A MAP OF DIVERSITY IN THE HUMAN MICROBIOME
Over the course of our lives, humans are colonized by a tremendous diversity of commensal microbes, which comprise the human microbiome.
The human microbiome is dominated by four phyla: Actinobacteria, Bacteroidetes, Firmicutes, and Proteobacteria.
The collective genetic potential (metagenome) of the human microbiome is orders of magnitude more than the human genome, and it profoundly affects human health and disease in ways we are only beginning to understand.
Source: Trends in Genetics, Volume 29, Issue 1, January 2013
Biodiversity and functional genomics in the human microbiome
by Xochitl C. Morgan, Nicola Segata, Curtis Huttenhower.
HOW TO READ THE MAP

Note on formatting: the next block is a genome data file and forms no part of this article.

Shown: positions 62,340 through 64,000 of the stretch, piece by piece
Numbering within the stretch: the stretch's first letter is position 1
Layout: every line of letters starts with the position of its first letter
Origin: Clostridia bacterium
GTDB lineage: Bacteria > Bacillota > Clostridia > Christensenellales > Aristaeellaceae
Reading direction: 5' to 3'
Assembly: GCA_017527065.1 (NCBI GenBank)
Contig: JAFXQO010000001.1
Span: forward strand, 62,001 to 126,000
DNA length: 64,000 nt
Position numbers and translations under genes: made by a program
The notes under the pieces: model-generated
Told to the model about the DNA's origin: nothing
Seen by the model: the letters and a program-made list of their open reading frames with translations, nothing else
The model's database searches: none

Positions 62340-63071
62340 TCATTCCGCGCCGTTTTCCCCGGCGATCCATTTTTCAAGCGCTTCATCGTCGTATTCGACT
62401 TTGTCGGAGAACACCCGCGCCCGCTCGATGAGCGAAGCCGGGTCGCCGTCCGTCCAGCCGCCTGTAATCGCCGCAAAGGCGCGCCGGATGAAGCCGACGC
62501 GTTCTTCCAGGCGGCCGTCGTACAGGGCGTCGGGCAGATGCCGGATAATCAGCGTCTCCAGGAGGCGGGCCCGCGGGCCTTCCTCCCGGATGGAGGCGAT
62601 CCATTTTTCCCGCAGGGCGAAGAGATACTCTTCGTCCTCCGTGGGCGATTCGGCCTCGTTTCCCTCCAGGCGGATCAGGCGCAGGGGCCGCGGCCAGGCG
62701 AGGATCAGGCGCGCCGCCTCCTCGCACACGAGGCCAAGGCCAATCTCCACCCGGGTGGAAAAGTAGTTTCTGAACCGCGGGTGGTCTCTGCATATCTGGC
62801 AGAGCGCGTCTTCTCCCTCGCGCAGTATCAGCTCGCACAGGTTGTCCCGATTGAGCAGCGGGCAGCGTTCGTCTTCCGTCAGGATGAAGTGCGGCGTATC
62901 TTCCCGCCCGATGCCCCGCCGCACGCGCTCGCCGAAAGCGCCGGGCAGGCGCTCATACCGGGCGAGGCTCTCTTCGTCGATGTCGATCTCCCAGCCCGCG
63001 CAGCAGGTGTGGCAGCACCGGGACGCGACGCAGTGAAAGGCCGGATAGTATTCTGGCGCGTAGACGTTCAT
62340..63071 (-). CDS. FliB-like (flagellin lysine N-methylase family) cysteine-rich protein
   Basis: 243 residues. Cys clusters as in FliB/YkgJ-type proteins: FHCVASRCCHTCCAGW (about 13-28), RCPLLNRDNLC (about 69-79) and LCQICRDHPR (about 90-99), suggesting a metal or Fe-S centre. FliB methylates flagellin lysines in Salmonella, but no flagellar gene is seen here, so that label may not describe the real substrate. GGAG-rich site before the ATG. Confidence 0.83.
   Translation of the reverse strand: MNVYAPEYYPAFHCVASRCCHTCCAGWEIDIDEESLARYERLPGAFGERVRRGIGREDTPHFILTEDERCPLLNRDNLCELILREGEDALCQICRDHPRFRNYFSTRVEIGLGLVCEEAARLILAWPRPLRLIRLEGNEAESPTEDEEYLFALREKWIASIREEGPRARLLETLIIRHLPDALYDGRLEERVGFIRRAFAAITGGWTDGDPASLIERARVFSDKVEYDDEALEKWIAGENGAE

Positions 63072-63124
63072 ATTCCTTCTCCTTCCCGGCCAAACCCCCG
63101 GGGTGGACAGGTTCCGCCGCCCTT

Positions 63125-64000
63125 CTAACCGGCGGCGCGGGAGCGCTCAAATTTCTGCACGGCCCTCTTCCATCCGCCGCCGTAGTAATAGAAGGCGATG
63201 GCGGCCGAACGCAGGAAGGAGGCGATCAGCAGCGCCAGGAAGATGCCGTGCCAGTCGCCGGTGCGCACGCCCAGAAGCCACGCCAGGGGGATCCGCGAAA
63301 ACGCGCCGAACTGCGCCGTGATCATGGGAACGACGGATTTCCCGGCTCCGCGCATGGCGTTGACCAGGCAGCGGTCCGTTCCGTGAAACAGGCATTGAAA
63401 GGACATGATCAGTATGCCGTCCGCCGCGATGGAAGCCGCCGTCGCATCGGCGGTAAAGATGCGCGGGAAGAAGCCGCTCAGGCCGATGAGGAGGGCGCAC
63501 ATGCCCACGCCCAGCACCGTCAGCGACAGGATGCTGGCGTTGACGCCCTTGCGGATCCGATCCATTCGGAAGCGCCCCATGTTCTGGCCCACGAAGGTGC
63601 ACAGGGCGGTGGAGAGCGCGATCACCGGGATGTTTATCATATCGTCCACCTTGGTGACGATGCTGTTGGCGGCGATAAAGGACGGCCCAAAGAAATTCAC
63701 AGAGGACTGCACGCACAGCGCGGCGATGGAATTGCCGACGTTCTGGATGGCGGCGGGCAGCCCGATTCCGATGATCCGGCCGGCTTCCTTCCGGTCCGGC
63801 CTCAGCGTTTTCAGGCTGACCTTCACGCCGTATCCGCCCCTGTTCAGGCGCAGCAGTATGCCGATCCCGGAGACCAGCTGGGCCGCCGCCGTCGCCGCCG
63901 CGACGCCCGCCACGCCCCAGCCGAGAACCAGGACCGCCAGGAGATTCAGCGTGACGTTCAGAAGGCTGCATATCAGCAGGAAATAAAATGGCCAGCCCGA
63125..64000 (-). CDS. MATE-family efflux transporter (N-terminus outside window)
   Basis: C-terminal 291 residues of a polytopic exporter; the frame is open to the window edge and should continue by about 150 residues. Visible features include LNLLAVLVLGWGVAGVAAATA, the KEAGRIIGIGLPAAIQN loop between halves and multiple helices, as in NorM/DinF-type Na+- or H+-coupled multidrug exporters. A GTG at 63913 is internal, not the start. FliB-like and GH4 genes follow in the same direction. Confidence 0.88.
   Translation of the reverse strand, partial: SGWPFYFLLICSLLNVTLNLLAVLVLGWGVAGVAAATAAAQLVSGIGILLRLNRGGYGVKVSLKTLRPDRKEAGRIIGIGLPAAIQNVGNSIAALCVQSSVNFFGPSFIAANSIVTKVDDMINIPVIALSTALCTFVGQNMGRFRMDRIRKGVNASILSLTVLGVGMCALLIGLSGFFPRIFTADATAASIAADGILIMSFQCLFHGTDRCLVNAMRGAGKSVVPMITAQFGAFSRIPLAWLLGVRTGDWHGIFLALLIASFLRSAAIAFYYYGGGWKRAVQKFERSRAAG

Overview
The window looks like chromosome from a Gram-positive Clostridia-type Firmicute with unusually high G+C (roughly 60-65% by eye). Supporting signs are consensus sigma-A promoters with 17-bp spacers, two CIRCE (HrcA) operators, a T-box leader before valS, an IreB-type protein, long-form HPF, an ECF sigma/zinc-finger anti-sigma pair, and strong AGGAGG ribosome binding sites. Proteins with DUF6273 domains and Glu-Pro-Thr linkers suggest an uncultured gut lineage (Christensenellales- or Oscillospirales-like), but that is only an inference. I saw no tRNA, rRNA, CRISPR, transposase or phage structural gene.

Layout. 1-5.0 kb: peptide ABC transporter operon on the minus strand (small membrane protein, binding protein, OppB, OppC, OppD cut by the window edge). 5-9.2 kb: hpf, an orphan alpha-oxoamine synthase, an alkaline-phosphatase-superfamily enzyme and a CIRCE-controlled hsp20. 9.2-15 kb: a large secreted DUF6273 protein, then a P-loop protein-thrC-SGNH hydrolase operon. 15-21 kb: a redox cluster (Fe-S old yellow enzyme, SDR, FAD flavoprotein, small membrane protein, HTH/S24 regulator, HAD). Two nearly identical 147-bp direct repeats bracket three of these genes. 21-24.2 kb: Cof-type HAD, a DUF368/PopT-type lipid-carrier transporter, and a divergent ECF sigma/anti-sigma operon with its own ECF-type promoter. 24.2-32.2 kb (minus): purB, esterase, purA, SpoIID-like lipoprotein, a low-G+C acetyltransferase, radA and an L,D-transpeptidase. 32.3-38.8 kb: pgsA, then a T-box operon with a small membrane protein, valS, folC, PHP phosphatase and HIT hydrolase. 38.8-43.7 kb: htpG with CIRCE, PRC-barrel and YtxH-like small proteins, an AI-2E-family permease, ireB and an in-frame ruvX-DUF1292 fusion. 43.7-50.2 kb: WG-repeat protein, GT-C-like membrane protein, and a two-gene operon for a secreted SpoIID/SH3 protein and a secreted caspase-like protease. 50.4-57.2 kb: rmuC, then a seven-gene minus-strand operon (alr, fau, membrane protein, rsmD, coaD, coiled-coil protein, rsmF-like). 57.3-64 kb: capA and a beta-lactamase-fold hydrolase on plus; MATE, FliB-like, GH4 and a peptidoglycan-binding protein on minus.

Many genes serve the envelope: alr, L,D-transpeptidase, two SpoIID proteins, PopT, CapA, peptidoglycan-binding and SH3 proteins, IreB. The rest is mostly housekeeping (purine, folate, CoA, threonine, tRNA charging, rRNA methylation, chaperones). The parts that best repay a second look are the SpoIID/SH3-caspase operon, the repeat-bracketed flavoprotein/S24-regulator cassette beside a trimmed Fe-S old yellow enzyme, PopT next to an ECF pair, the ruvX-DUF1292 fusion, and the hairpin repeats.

- In the center is a phylogenetic tree of organisms abundant in the human microbiome. Commensal microbes are indicated by circles, and potential pathogens are indicated by stars.
- The middle ring corresponds to body sites at which the various taxa are abundant and is color-coded by site [e.g., Ruminococcus (blue) is found mostly in the gut, whereas Lactobacillus (purple) is found mostly in the vagina].
- The bar heights on the outside of the circle are proportional to taxa abundance at the body site of greatest prevalence [e.g., Streptococcus mitis (yellow) dominates the inside of the cheek, whereas the gut is abundant in a variety of Bacteroides].
- The intensity of external colors corresponds to species prevalence in each body site.